Why is there not a Fantasy EVE?
This morning, I was listening to Van Hemlock and Jon work out the details necessary for a 'fantasy EVE' game. Yesterday, I was reading Syncaine's diatribe on WoW Tourists in Darkfall (and noting, as an aside, that they're a bit like the tourist complaining of all the curry served in Indian restaurants).
I've worked out the parameters for an 'ideal MMO' for myself, and they're not too far off the Fantasy EVE notion. However, in today's crowded MMO market, there has to be a reason why this game isn't already in development or even in play.
The first reason is that there isn't as big an MMO market as it appears. There's a huge World of Warcraft market, but many of those players will never transition to another game - many, in this case, being as much as 80% of the player base. This comes down to inertia. Looking at my own guild, I think we have about 40 members, each with lots of alts. We exist in a happy alliance with two other guilds, one with about a dozen active people, another with maybe 60. This means there's a pool of about a hundred people there that I more-or-less recognise when I log in, who I can call on for help, who can call on me for crafting, and who I can talk to while having some common ground.
This is not the case in any other game, and will not be the case in any new game. The leaders and active players of the three guilds, particularly those involved in raiding, have far too much invested in WoW to have more than a peripheral interest in a different game. Many of the more casual players haven't time for another game, and aren't attracted to one where they don't know people. That leaves about 10-20% of us who are willing to give other games a go. So, on the occasions where we can all settle on one game we want to try, we get not a hundred-strong pool of people, but ten or twenty. This means that when you log on, you see, not twenty to forty people that you know online right then, but more like two. This is discouraging, at best, in a social game, and sooner or later, we end up drifting back into WoW.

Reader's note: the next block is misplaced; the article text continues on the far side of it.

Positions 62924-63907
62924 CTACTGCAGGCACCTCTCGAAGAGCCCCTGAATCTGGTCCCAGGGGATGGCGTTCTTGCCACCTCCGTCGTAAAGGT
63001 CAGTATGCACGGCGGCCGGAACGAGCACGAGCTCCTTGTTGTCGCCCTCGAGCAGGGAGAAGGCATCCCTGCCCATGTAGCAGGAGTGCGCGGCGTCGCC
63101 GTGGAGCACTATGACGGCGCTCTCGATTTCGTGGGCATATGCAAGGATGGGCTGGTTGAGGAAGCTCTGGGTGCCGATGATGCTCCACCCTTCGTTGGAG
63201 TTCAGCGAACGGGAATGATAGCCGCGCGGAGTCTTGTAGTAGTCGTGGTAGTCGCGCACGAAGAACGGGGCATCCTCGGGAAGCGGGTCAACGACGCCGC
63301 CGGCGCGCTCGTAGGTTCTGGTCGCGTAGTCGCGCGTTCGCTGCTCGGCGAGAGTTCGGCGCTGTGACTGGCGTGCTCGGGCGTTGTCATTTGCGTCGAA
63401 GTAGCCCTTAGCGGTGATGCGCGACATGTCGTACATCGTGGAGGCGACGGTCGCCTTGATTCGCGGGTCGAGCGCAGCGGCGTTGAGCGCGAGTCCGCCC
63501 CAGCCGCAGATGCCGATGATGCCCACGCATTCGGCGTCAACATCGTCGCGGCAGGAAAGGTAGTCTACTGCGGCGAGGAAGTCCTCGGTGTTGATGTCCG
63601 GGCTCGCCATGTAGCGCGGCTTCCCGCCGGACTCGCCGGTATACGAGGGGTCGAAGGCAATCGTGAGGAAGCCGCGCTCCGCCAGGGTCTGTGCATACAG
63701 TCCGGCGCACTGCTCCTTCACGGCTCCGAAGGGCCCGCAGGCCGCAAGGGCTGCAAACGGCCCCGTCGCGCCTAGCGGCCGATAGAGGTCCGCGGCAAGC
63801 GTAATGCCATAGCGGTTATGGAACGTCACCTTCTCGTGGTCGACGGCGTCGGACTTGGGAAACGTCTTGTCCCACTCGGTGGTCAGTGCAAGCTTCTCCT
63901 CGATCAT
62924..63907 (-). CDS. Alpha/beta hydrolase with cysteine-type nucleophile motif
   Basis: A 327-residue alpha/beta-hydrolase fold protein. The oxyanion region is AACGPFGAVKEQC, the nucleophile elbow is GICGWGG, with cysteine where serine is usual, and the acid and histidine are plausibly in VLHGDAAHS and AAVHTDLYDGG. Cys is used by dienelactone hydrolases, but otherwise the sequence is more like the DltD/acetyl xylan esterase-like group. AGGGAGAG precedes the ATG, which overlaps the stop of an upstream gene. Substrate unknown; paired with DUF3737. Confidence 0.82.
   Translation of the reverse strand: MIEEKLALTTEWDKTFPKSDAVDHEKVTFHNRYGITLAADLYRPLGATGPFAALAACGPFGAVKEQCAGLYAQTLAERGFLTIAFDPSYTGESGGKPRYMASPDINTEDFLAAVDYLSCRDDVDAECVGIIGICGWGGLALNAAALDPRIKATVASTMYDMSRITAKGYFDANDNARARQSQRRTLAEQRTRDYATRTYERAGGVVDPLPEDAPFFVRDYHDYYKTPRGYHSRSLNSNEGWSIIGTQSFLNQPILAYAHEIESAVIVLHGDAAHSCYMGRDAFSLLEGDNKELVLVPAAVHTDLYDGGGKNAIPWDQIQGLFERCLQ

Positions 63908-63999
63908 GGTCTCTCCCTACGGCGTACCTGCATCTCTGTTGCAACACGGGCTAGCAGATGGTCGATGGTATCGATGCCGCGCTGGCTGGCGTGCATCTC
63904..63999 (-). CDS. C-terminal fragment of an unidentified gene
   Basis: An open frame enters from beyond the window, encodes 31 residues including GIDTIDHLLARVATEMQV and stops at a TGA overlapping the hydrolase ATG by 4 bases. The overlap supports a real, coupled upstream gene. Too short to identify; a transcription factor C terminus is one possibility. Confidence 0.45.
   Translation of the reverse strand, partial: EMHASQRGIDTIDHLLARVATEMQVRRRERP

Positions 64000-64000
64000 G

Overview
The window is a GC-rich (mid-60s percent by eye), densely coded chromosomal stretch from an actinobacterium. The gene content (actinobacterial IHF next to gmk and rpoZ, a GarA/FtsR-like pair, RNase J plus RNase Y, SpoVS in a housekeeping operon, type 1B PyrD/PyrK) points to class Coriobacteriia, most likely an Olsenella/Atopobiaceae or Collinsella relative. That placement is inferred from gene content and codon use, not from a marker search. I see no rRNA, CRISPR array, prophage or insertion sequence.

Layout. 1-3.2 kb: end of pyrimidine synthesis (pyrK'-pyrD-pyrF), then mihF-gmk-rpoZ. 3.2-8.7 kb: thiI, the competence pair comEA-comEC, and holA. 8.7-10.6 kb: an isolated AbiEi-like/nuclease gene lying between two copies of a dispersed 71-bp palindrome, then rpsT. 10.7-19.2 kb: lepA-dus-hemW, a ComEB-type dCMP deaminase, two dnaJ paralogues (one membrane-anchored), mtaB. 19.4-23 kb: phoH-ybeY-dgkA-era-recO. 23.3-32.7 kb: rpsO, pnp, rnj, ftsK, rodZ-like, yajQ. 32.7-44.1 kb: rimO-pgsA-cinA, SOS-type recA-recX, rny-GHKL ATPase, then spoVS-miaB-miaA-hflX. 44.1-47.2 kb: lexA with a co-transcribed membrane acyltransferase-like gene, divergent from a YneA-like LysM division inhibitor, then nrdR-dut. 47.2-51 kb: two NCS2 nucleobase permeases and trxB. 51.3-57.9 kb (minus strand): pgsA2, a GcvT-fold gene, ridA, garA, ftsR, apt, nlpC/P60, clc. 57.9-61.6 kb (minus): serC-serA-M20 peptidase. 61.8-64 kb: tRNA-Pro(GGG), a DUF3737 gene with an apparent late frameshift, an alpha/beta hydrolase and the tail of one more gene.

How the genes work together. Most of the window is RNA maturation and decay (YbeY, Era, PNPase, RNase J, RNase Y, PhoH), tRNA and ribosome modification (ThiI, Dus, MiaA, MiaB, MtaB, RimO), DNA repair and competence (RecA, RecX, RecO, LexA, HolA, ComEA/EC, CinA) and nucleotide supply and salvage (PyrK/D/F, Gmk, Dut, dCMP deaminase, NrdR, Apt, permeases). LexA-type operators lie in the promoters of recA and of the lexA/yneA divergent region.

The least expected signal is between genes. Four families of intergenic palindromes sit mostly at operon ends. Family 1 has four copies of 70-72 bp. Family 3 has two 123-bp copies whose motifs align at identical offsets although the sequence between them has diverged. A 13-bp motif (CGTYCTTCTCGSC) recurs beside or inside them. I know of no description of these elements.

EVE has its own dedicated user base, but it has built it up slowly and steadily, and importantly, in parallel with WoW. Any new game has to either build up a base of new players in the same way EVE did - which is very hard, or steal players from WoW, which is even harder.
That's problem number one, and it affects every new game out there, no matter how good it is. I'm firmly of the opinion that WAR, for instance, is fundamentally a better game than WoW - but logging in to an empty guild in a quiet alliance proved too much, and I'm now playing WoW again.
There's a second problem, though, that will plague the fantasy EVE. That is: it's not going to be an easy game, just as EVE is not an easy game. EVE, as a sandbox game, doesn't give the player much guidance. I don't mean a game manual or the like (although EVE doesn't really have much of that, either), but simply that there's no basic aim of 'get to level 80', and no 'end-game' activity that you can carry out having reached that level. The player needs to set their own aims, and follow them up themselves, opposed largely by other players rather than the game environment. This is disconcerting for anyone who's used to other games - not even other MMOs, but single player CRPGs, RTS or even turn-based strategy games. All of those provide an aim and an immediate conflict to get into, which just isn't present in the sandbox game.
The third problem facing a fantasy EVE is that the game will have to have a craft-focused economy, not a loot-based one as in WoW, and something approaching 'full-contact' PvP. You can't have the sandbox without player-produced goods, and you can't have it without the territorial control that essentially stems from open PvP. Both of these aspects are offputting for the average game player - or at least, the conduct of players in other games, where tradeskills and PvP are optional extras, seems to indicate that this is the case.
So, three reasons why there isn't a fantasy EVE: Inertia, Sandbox Entry Barrier, and Unpopular Gameplay. But the concept keeps coming up, so despite the problems, I do expect to see someone making a go of this in the next couple of years - assuming that Darkfall doesn't actually turn out to be such a game, and possibly even if it does. I'd guess, though, that the developer will be a small company in the style of CCP or Aventurine, and that the game will restrict entry at launch, even if only to avoid the tourism effect - which I reckon would be even more debilitating for a sandbox MMO than for a 'themepark' game.
If such a game appears, I'll be making an effort to play it, and in order to circumvent the WoW-inertia, I'll be looking to join a guild, clan, or company that's established in that game, rather than trying to bring in my own group.
Posted by Drew Shiel at April 3, 2009 9:59 PM